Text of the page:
Masayuki Tori, MD, Hiroki Akamatsu, MD, Takeshi Omori, MD, Katsuhide Yoshidome, MD, Toshirou Nishida, MD
Osaka Police Hospital
Background and Aim: Laparoscopic pancreaticoduodenectomy (LPD) has not been established, because it might be very hard to be applied for invasive cases and to radical lymph node dissection. Especially, reconstruction in LPD is extremely difficult and requires excellent skills. Therefore, we have newly developed laparo-assisted approach (LAPD) with complete laparoscopic resection and reconstruction under direct visualization through a small incision.
Patients and methods: Since 2006, PD was performed for 85 cases, and among them, 12 patients underwent LAPD (since 2011). Eight cases were malignant and 4 cases benign. Exclusion criteria for LAPD is just patient’s preference to open method and past surgical experience.
Retrospectively, clinicopathological examinations were done to compare LAPD and open PD (OPD). Op procedures (Fundamental): After pure-laparoscopic pancreas head resection, small incision (4-6cm) is made directly above the pancreas stump, to remove the resected tissue. Additional lymph node dissection around the celiac trunk and superior mesenteric artery can be done, if necessary. Pancreaticogastrostomy is next performed by opening both of the anterior and posterior gastric walls, followed by anastomosis between the posterior wall and the pancreas surface in one layer (horizontal mattress and interrupted suture). To perform hepaticojejunostomy, special retractor is attached on the incision to retract to the rightward.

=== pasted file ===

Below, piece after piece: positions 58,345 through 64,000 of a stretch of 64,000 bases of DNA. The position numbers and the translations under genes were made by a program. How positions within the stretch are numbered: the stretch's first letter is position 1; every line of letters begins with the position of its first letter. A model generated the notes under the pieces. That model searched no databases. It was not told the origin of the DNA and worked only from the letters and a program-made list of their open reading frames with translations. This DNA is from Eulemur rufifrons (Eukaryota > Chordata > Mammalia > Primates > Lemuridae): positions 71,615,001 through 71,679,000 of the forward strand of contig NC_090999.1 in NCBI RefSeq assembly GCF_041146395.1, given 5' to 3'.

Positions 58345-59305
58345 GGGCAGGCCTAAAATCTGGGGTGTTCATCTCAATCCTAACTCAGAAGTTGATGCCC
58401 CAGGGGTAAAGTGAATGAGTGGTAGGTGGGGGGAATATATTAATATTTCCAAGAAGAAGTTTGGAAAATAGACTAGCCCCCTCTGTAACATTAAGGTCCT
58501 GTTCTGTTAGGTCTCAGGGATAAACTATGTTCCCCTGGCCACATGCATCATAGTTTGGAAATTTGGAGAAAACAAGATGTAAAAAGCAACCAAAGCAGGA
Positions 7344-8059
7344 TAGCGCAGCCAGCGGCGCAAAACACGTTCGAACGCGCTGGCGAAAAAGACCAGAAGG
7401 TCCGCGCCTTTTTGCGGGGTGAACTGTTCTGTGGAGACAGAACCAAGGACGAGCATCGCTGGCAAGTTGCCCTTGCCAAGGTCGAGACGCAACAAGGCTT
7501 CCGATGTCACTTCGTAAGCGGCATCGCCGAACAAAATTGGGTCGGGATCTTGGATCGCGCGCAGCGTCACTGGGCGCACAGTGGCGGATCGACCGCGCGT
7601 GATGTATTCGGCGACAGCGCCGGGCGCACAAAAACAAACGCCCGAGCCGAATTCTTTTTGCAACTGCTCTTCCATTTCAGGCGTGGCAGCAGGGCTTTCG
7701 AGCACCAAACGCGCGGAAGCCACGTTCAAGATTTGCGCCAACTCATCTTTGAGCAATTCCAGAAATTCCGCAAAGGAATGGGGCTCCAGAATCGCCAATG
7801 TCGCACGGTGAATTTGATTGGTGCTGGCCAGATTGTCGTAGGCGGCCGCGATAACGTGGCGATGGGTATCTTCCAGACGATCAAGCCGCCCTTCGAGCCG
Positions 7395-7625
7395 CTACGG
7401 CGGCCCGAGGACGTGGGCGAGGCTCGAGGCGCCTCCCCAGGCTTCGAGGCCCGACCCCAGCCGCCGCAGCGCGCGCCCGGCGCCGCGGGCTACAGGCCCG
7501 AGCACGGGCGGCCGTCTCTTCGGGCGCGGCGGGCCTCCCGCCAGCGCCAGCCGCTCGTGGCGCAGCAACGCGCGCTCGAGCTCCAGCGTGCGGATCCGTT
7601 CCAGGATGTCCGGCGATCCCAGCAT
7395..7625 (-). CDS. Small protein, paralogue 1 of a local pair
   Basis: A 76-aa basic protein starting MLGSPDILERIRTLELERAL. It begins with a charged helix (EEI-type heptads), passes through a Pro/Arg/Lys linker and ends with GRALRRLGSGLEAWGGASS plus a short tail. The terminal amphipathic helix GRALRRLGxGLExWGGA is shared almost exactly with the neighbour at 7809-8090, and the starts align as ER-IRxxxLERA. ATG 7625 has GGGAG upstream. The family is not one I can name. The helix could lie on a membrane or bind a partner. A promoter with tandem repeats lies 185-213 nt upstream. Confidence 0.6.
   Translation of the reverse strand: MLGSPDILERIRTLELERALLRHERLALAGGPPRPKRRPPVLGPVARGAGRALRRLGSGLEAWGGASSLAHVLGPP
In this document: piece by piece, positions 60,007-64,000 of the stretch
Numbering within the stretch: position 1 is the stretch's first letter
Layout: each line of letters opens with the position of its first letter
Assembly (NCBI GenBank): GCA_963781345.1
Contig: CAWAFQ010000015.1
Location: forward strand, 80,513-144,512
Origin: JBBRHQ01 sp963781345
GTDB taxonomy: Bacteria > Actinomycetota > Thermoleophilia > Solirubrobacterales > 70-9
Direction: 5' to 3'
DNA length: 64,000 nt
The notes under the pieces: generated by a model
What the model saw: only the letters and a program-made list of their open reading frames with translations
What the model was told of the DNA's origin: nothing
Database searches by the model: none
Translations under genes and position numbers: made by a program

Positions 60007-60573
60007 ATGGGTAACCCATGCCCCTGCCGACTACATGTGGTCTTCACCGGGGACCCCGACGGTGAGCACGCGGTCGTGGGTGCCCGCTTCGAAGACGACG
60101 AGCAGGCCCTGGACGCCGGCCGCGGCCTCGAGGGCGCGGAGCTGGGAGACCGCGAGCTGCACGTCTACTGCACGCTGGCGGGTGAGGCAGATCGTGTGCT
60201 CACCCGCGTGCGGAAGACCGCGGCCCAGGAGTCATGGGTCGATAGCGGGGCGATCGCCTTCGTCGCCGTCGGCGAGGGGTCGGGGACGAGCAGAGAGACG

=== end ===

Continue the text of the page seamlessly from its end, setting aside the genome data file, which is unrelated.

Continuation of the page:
RESULTS: During the period, average operation time was 492min, and none of the patients in LAPD underwent transfusion during the operation. Postoperatively, they experienced no complications including pancreatic fistula (Grade B/C). On the other hand, in OPD, 4.1% of the patients encountered delayed gastric emptying or cholangitis, though there were no PF as well. There were no differences in overall complications, pancreas fistula, or delayed gastric emptying. There were no significant differences in number of lymph nodes retrieved.
CONCLUSIONS: This series demonstrates that LAPD appears to be safe and feasible, with benefits over the open counterpart. However, the long-term evaluation should be necessary for standardization in reporting.
Session: Poster Presentation
Program Number: P339